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How to secure customer buy-in to your sustainability programme

How to get customer buy-in for your sustainability and CSR programme

How do you get your customers to buy-in to your sustainability and CSR programme?

First of all, we’re assuming that you already have a sustainability and CSR programme in place. You do, right? If not, check out these 5 oven-ready ways to improve sustainability for beginners.

Previously, we’ve posted on how to engage your suppliers in supply chain sustainability, which is all about cascading your sustainability and CSR intentions and efforts downwards. But the value-chain extends upwards to our customers too, and if we can engage them, then the overall benefit to everyone is enhanced.

“So, what sort of thing are we talking about here? And does it have to be expensive, because if it’s going to put my costs up and make me uncompetitive, it won’t be worth it” you ask.

Rest easy. It can be as simple or complex as you want to make it, and depends to some extent on what type of customers you have (do you sell B2B or B2C?) And starting out doesn’t have to be expensive at all. Here are some things most businesses will be able to do quickly, effortlessly and for not a lot of money in order to start engaging customers and seek buy-in to their sustainability and CSR programme.

#1 Tell them your stories

The first step is as easy as simply telling your customers about the efforts you’re making, what you hope to achieve in the long term, and about your successes so far. You can do this in a wide variety of ways, ranging from updates in your email signature and dedicated posts or pages on your website and social media channels, to newsletters and even the publication of an annual report.

#2 Show them how your efforts help them

Regardless of whether you sell B2B or B2C, customers are increasingly interested in buying from environmentally, socially and ethically responsible businesses – either because of their own personal values or because their customers are demanding it of them. So explain how what you’re doing helps them achieve their own aspirations. If what you’re doing lowers your costs, you can also show them how this keeps prices down.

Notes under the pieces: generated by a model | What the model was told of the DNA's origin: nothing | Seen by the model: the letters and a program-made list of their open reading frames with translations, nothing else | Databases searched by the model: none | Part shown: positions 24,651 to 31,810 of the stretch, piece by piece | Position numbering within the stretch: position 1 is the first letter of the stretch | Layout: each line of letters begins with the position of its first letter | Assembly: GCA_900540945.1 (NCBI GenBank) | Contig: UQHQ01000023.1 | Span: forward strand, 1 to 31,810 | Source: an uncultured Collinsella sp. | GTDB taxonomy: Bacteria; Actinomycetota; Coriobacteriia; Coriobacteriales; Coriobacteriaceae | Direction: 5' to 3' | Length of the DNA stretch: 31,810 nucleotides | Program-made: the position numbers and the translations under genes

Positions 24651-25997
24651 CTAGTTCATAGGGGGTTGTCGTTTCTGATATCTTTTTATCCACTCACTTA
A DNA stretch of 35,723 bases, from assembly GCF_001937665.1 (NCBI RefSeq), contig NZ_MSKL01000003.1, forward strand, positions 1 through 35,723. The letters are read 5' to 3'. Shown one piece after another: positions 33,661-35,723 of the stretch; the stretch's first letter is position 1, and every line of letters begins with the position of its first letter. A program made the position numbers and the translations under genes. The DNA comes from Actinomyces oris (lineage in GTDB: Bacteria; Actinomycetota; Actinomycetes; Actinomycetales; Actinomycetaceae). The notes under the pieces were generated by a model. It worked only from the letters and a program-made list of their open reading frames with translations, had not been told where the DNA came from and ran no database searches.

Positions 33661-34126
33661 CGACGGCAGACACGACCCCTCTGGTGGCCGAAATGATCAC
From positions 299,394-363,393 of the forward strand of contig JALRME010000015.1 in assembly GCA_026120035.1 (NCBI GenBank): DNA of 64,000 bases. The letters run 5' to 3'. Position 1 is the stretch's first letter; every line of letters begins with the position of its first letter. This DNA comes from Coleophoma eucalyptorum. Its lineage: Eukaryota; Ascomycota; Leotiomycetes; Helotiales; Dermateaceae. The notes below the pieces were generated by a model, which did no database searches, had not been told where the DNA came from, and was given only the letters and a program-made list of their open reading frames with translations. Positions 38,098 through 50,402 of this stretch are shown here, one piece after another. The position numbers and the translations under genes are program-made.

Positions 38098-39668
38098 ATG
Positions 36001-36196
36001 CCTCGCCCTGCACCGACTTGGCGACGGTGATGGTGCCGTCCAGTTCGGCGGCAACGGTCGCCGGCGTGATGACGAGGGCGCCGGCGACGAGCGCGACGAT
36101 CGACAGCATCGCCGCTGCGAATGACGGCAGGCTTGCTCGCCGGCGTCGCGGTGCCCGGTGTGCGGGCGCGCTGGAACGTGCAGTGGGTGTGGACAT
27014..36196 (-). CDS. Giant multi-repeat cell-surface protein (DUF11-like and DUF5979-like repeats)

#3 Inform them about steps they can take

Think of all the different contact opportunities we have with our customers: the exchanges we have by email when we first start working together, quotations and proposals, invoices, goods notes and service reports. Each one provides a chance to inform your customers about the steps they can take to boost their own sustainability and performance. For instance, if you supply goods in cardboard packaging, you could put some information on the carton or packing slip with ideas on how your customer could reuse the boxes once they’re done with. And if you come across a conference or seminar that you think they might benefit from attending, let them know.

#4 Product stewardship

Moving beyond informing and educating your customers, you could also take greater responsibility for your products and services – particularly end-of-life products. So, for instance, if you send goods out on pallets, you could arrange to collect them for reuse or at least employ a local pallet company to do it for you – taking a problem off your customer’s hands and at the same time making sure things are done right.

#5 Partner with them to implement shared solutions

With the easier stuff all done, now’s the time to engage even more with your customers by helping to identify and implement mutually beneficial changes. For example, imagine that you supply your customers with liquid products in 45 gallon drums that need to be recycled or disposed of once your customer has emptied them – you could propose to install bulk storage facilities with them instead, that enable deliveries to be made by road tanker and eliminate all that wasteful packaging. It will also lower the unit cost of the goods, offering potential savings.

Why bother?

The fact is that we all like to get a little something for nothing, and we all value and appreciate it when the companies we do business with occasionally go that bit further to help us. So, if you’re the one going that bit further and adding that extra value, it helps to create deeper ties and longer-lasting bonds between you and your customers – which, in turn, can prompt them to buy more from you, recommend you to others, and consider you more favourably at contract renewal time.

But that’s only part of it. When the entire value-chain is aligned around the same purpose, and engaging in end-to-end sustainability and CSR, the benefits to the environment and society are amplified.

All of which means its better for everyone.

What will you do today to try and get your customers to buy-in to your sustainability and CSR programme?

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